1. This is a reference by the Sessions Judge at Surat under Section 307 of the Criminal Procedure Code. The trial was by a jury, and the jury convicted accused No. 1 under Section 326 of the Indian Penal Code, and they acquitted accused Nos. 2 and 3. With regard to accused No. 1, the learned Judge thinks that he should have been convicted under Section 304, Part I, of the Indian Penal Code, but inasmuch as the Court has power under Section 326 to impose a sentence of transportation for life or rigorous imprisonment for ten years, it seems to me that the question whether accused No. 1 ought to be convicted under Section 326 or Section 304 is in the nature of an academic one, and hardly worth a reference under Section 307 of the Criminal Procedure Code.
2. In the case of accused Nos. 2 and 3, the learned Judge thinks that the verdict was perverse, and has referred the matter to us on that ground.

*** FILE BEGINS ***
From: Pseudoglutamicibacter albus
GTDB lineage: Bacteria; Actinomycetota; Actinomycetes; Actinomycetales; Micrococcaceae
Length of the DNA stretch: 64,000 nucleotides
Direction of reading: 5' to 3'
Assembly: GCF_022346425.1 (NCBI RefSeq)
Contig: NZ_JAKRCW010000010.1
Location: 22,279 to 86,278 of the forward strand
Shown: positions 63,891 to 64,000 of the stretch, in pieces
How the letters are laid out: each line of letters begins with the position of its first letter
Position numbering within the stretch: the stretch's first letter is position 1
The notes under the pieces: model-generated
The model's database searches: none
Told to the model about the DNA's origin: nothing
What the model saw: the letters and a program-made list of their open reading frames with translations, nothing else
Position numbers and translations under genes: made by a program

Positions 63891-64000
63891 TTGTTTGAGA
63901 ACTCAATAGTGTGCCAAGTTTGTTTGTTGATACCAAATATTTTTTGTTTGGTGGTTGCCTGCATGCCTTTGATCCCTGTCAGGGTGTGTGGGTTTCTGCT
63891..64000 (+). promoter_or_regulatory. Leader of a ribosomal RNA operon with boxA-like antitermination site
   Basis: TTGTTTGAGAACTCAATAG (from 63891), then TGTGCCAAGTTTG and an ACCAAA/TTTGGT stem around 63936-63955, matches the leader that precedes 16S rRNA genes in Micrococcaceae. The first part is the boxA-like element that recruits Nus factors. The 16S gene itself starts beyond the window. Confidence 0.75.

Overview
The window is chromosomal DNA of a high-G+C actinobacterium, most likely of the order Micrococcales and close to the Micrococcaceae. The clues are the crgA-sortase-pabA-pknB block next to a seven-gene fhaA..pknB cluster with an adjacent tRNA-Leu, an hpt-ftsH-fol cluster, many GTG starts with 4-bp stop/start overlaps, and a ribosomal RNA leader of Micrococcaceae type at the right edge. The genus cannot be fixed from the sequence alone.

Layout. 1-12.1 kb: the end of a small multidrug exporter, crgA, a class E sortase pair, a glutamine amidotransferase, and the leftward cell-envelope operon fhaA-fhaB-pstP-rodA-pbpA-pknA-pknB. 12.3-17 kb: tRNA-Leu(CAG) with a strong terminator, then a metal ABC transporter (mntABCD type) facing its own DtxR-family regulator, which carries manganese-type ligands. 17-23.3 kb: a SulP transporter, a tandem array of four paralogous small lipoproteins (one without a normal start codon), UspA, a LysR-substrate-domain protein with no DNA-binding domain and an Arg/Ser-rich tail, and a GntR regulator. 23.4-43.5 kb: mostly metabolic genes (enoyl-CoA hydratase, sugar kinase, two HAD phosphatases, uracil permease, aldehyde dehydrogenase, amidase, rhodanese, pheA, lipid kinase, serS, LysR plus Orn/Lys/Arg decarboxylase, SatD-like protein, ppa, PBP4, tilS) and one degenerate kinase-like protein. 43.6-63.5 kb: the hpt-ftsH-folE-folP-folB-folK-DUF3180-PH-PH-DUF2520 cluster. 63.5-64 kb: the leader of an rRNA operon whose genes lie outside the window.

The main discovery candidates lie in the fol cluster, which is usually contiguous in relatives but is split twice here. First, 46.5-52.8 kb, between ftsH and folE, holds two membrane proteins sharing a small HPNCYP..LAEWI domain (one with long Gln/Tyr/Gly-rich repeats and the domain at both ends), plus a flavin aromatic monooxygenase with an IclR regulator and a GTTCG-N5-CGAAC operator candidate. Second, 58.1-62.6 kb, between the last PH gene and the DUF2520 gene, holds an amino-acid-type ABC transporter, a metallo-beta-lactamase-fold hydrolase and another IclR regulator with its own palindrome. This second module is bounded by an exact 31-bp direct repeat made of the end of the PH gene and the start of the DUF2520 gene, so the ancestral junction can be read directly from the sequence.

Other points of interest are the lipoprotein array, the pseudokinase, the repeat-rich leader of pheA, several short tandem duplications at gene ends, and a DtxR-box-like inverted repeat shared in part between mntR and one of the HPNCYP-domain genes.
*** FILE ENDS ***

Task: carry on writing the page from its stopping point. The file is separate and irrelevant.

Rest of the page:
3. Unfortunately, there have been a good many irregularities in the course of the trial. In the first place, the charge itself is plainly wrong. The accused are charged, in furtherance of common intention to do one Kasam to death, with having caused his death, and thereby committed culpable homicide not amounting to murder. It is quite plain that if there was a common intention to cause death, and death was caused, the charge should be culpable homicide amounting to murder under Section 302. It is for the jury to determine whether the case falls under one of the exceptions to Section 300, so as to reduce the offence from one of murder to one of culpable homicide not amounting to murder. The learned Judge ought not to have prejudged the question in framing the charge.